Management & Operations

'Transportation Women Tell Their Stories' of advancement, despite obstacles

Posted on April 21, 2016

BART GM Grace Crunican (left) and former MassDOT and MBTA board member Liz Levin are co-authors of the book, Boots on the Ground, Flats in the Boardroom: Transportation Women Tell Their Stories. Photo: John Livzey
BART GM Grace Crunican (left) and former MassDOT and MBTA board member Liz Levin are co-authors of the book, Boots on the Ground, Flats in the Boardroom: Transportation Women Tell Their Stories. Photo: John Livzey
Few things hold greater power than a story. When that story is personal, it’s that much more affecting. In late February, during the Central Region Conference of WTS International, the association for the advancement of women in transportation, BART GM Grace Crunican and former MassDOT and MBTA board member Liz Levin, co-authors of the book, Boots on the Ground, Flats in the Boardroom: Transportation Women Tell Their Stories, were joined by former U.S. DOT Secretary Mary Peters and former Houston Metro CEO Shirley DeLibero to discuss how they advanced in the transportation industry, despite great personal and professional obstacles.  

“...their stories were extraordinary and entertaining, but at the same time they were very personal," said Sarah Baty, PE, PTOE, president of WTS Greater Indianapolis and HNTB transportation engineer. "I was able to identify with the issues they faced throughout their careers.”

“Ultimately, we wanted women to know that they are not alone, that if they are struggling with their career choices there is support for them from our specific stories and from the stories in our book," co-author Levin said. "We wrote the book to appeal to young and mid-career women and help them make choices. Through our discussion, we learned that that was exactly what we achieved at this conference.”

The conference was heralded by WTS International as “a gathering of insightful professionals, top government officials, and future transportation innovators and leaders to gain critical knowledge and elevate important discussions of current and developing multi-modal transportation topics relevant to the states of the region.”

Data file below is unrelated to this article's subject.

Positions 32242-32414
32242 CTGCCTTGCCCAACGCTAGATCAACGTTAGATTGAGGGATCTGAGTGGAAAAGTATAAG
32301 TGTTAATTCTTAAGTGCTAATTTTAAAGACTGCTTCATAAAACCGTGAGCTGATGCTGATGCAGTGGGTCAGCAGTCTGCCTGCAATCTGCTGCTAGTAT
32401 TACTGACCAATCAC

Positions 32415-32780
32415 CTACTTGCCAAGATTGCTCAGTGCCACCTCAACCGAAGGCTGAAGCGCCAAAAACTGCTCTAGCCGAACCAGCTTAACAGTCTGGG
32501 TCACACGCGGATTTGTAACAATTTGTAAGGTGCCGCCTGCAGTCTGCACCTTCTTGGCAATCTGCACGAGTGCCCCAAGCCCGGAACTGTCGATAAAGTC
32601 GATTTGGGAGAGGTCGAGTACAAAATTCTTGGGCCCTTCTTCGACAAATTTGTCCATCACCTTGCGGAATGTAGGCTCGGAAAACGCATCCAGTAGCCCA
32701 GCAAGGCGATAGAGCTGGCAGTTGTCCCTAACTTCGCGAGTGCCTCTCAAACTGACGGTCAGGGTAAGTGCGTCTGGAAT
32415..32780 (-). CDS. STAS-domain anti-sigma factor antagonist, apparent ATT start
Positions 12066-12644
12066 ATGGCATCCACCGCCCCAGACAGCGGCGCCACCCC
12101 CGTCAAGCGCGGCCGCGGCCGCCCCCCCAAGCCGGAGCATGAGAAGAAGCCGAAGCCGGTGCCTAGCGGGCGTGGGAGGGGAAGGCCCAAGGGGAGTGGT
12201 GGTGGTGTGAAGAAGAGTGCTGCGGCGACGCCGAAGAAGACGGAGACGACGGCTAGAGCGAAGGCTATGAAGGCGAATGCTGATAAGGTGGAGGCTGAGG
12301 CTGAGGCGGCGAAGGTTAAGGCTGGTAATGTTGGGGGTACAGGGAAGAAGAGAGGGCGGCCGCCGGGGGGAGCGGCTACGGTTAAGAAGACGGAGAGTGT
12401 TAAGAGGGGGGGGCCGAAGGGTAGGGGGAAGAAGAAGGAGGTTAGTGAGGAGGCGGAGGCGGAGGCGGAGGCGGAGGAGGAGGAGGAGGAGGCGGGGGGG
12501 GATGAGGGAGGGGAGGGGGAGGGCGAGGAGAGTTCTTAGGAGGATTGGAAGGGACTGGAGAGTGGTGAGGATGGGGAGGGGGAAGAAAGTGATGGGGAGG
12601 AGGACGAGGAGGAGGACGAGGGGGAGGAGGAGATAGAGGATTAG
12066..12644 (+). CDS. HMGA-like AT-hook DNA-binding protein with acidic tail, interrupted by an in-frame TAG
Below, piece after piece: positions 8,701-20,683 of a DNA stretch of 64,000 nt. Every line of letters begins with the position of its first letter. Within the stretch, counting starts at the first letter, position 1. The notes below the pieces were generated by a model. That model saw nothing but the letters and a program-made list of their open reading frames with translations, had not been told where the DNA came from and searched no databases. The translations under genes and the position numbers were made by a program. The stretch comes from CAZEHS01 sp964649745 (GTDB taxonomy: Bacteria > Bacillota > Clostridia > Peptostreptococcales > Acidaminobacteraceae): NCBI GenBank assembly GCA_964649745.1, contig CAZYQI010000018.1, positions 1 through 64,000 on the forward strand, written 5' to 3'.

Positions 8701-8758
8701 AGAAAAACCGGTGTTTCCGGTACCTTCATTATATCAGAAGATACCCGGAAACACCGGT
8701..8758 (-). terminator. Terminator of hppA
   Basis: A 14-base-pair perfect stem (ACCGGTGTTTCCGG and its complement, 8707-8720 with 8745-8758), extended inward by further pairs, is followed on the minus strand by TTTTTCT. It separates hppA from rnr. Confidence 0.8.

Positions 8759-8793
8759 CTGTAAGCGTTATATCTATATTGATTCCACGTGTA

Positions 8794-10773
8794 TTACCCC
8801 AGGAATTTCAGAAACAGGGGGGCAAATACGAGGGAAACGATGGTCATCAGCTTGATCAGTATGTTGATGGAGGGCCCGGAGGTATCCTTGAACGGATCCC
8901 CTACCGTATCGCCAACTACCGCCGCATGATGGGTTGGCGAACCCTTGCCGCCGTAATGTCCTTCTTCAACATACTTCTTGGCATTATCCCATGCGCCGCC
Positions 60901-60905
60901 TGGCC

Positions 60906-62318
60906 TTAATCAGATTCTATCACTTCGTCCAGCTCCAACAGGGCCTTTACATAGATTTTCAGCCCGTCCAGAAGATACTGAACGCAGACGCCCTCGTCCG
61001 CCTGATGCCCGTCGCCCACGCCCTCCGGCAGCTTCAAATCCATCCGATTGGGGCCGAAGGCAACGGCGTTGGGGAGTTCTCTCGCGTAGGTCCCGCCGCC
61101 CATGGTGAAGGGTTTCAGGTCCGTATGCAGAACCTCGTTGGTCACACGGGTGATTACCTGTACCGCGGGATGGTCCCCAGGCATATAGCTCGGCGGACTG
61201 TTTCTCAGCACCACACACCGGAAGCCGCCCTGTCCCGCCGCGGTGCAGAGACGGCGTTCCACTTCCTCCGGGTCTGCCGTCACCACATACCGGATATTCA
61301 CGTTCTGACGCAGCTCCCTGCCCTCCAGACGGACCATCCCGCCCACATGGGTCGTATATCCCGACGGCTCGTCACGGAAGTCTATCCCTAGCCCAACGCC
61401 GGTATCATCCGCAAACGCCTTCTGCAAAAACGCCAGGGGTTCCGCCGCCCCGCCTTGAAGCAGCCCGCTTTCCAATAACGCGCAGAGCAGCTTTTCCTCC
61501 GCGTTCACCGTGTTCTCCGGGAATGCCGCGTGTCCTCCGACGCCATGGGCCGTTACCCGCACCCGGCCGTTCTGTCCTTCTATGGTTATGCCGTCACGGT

The conference was heralded by WTS International as “a gathering of insightful professionals, top government officials, and future transportation innovators and leaders to gain critical knowledge and elevate important discussions of current and developing multi-modal transportation topics relevant to the states of the region.”

Featuring 10 chapters from the Midwest, the conference was heralded by WTS International as “a gathering of insightful professionals, top government officials, and future transportation innovators and leaders to gain critical knowledge and elevate important discussions of current and developing multi-modal transportation topics relevant to the states of the region.”

WTS (Women’s Transportation Seminar) is an international organization of transportation professionals with more than 6,000 members represented in over 60 chapters throughout the U.S., Canada and the UK. Members include engineers, planners, administrators, marketing professionals, and other men and women from all ethnic backgrounds in public agencies and private firms working in a variety of transportation disciplines.

Former USDOT Secretary Mary Peters.
Former USDOT Secretary Mary Peters.
Both Levin and Crunican are WTS members and have served as past presidents of the international organization. Their commitment to its mission is reflected keenly in their book.

“The best thing I got out of [the discussion] was how the women dealt with being a woman in a male-dominated industry and the career advice they gave,” adds Sydni M. Pierce, an Indiana University (IU) MPA candidate in public finance. “I came away very inspired and motivated to reach a leadership position. Hearing about the leadership styles of the panelists gave me a lot of confidence to believe I could reach important positions. As an introvert and a woman in a male-dominated industry, I'd never considered the idea before.”

Former Houston Metro CEO Shirley DeLibero.
Former Houston Metro CEO Shirley DeLibero.
But it wasn’t only women who felt moved. “John O’Neill, a vice president and operations manager at Michael Baker International, asked what men like him — who lead an office and are committed to advancing women — can do to be helpful, I told him that men should be open to discussing these issues and to look around, to see who in their company is on their board and who is in the top positions," Levin explained. "If women are not represented well, see what can be done to change that.”

Levin and Crunican also counseled the group to examine the subtler signs of inequality, such as how long women are in their jobs. Often women are in positions longer than men before gaining promotion. They also cited the need for strong work/family policies that apply to both women and men. Both Crunican and Mary Peters emphasized how important supportive men can be, listing a number of men mentioned in the book that were pivotal to their careers.

“The one thing that I took from it was, that no matter what your position is in life, if you’re presented with an opportunity, go for it," said Kirsten Bowen, PE, WTS Central Region conference chair and associate VP at Michael Baker International, of the panel discussion.

Source: Alexandra Spencer Public Relations

 




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